Featuring: Malike Sidibe
The Los Angeles Times Photography Department as a photographer to watch
For my portrait series, I wanted to create a collection of photographs that reflect the visual landscape of the emotions that people are going through at this very mercurial period in history, and that are also visually attractive to the eye. I wanted to create photographs that are free of cultural, ethnic, racial, and gender boundaries.
Having lived in a country where we sometimes had to walk a couple of miles for water or go months without electricity to now living in the States where everything is so accessible, has taught me to use my experience as inspiration.
Mailike’s name is spelled almost exactly the same as the Malian photographer Malick Sidibé. The 22 year old photographer offers surrealistic, dreamlike takes on image-making. At his core, Malike is an artist. His work is a reflection of his passion. He is inspired by the people and places he has lived.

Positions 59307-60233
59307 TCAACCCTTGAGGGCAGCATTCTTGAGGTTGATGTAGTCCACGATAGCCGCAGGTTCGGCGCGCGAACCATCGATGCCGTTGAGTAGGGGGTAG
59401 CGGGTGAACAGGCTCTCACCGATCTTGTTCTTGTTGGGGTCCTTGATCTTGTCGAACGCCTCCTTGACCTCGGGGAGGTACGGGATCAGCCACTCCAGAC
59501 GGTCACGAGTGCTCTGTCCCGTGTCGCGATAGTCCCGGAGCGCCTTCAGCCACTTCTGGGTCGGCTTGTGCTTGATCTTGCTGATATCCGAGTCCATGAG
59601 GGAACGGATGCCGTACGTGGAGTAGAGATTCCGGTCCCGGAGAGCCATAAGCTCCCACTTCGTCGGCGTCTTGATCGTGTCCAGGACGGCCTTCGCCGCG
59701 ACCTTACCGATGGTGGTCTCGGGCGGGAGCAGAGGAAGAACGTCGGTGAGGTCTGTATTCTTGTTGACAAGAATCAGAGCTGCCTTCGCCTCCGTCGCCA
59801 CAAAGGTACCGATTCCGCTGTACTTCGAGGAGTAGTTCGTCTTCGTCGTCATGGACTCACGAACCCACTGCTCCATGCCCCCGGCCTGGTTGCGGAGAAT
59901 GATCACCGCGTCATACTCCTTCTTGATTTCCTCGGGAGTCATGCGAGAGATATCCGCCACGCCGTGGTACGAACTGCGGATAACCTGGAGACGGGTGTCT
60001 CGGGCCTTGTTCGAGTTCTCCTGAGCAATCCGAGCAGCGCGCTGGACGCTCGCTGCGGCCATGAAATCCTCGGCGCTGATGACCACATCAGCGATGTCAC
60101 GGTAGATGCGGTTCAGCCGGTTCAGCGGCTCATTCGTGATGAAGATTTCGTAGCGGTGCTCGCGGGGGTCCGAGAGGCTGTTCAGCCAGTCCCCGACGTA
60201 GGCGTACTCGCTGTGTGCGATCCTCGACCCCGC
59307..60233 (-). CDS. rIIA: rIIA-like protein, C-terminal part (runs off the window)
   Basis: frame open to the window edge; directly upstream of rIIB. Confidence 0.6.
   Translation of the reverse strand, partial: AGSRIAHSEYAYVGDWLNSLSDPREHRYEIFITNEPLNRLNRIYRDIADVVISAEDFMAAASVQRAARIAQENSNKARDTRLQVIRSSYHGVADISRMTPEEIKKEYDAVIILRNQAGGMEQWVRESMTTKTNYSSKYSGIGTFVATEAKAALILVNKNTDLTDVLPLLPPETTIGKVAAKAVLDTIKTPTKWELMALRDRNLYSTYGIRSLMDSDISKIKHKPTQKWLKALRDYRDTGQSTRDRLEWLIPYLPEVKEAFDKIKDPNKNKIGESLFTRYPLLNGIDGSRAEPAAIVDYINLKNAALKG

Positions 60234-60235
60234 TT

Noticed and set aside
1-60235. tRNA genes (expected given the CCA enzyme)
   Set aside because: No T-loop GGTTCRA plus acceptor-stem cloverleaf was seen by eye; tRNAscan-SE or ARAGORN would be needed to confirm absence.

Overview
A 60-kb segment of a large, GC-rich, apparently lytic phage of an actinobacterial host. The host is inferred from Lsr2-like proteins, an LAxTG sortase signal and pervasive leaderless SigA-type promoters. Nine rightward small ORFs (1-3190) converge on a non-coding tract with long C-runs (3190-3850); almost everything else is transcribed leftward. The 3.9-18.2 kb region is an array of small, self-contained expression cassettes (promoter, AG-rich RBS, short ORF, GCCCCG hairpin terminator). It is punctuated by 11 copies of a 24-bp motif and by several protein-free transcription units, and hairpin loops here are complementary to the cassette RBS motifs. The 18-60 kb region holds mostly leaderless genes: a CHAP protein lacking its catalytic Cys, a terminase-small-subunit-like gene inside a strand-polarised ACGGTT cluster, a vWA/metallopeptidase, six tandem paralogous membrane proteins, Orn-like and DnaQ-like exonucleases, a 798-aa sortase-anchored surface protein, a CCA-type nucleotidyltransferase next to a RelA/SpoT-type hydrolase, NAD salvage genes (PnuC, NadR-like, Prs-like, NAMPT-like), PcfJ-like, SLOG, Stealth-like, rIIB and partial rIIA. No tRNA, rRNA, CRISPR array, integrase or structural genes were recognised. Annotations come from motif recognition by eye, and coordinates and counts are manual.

Malike was born in Man, Côte d’Ivoire and moved to Guinea when he was 3 years old. He fell in love with photography at the age of 12 when his father gave him his first camera. Speaking zero english, Malike moved to NYC from Africa in the summer of 2010 at the age of 13.
Starting out as a menswear designer, Malike studied at the Fashion Institute of Technology where he realized that he enjoyed taking pictures more than making clothes. In 2013, Malike joined a nonprofit after school program called NYC SALT where he discovered photography is his true passion.
Specializing in fashion and portrait photography as well as creative direction and set design, Malike is dedicated to creating timeless images. His clients include: The Metropolitan Museum of Art, The New York Times Magazine, Bloomberg Businessweek, Nike, Footlocker, Runner’s World Magazine, Nikon, Instagram and more.